The impurity model deals with the superconductivity for nanoscale systems that have impurity magnetic moments with localized spins as magnetic superconductors [14], in which there is a strong Zeeman effect. According to this model, superconductivity is enhanced with the quenching of pair-breaking magnetic spin fluctuations by the applied magnetic field.

These are major theoretical models for the explanation of the anti-proximity effect in nanoscale systems. Their validity needs more experimental evidence.

4. Field-induced superconductor –(BETS)2FeCl4

The field-induced superconductor –(BETS)2FeCl4 is a quasi-two dimensional (2D) triclinic salt (space group P ) incorporating large magnetic 3d-Fe3+ ions (spin Sd = 5/2) with the BETS-molecules inside which have highly correlated conduction electrons (-electrons, spin S = 1/2) from the Se-ions, where BETS is bis(ethylenedithio)tetraselenafulvalene (C10S4Se4H8). It was first synthesized in 1993 by Kobayashi et al. [4, 8, 9, 19].

–(BETS)2FeCl4 is one of the most attractive materials in the last two decades for the observation of interplay of superconductivity and magnetism and for the synthesis of magnetic conductors and superconductors.

We expect it to show strong competition between the antiferromagnetic (AF) order of the Fe3+ magnetic moments and the superconductivity of the material, where the properties of the conduction electrons are significantly tunable by the external magnetic field, together with the internal magnetic field generated by the local magnetic moments from the Fe3+ ions as well. Thus it has been of considerable interest in condensed matter and materials physics.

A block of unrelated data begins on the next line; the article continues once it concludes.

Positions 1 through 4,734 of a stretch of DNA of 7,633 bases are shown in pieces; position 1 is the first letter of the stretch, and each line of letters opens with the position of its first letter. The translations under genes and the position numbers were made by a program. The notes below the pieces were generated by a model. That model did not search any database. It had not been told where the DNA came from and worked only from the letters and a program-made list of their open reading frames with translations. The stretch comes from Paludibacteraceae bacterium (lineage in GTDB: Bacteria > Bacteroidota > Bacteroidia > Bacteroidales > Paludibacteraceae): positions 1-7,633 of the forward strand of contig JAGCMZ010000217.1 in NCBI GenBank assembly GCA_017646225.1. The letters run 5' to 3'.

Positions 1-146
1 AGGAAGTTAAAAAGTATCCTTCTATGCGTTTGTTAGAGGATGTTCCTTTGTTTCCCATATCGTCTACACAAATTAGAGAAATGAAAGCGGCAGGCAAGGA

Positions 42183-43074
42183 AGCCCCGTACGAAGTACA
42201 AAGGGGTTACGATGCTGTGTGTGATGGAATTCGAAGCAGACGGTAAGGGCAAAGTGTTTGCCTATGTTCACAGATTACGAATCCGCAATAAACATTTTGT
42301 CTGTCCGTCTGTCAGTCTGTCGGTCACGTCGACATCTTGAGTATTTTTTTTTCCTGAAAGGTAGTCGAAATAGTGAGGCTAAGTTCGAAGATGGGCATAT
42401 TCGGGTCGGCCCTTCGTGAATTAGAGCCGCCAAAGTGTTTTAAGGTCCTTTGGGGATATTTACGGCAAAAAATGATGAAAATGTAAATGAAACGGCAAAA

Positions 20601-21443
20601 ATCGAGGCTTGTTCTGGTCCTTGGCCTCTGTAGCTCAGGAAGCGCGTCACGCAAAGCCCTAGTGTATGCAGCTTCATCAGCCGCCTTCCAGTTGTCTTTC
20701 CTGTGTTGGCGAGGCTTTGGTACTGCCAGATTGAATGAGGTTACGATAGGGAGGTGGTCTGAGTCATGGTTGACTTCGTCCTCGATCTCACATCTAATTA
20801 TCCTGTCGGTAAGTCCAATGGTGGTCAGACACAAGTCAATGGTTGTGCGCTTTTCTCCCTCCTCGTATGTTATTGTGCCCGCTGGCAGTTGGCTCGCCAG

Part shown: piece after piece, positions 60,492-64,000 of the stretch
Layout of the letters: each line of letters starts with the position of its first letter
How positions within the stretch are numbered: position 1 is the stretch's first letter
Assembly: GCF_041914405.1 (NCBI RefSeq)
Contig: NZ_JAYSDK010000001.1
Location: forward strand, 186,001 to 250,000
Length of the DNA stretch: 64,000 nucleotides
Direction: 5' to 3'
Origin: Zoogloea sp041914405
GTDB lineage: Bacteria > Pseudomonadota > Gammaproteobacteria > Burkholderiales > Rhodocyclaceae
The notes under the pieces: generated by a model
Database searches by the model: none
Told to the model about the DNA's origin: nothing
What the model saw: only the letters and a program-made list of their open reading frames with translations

This interplay originates from the role of the magnetic 3d-Fe3+ ions moments including the effect of their strong interaction with the conduction -electrons. Because of this interplay, –(BETS)2FeCl4 has an unusual phase diagram [Fig. 5 (c)], including an antiferromagnetic insulating (AFI) phase, a paramagnetic metallic (PM) phase, and a field-induced superconducting (FISC) phase [4, 8].

The crystal structure of –(BETS)2FeCl4 in a unit cell is shown in Fig. 6 (a) [20]. In each unit cell, there are four BETS molecules and two Fe3+ ions. The BETS molecules are stacked along the a and c axes to form a quasi-stacking fourfold structure.

Figure 6.

a) Crystal structure of –(BETS)2FeCl4 in a unit cell. (b) BETS molecule [20]. (c) Phase diagram of –(BETS)2FeCl4 [8].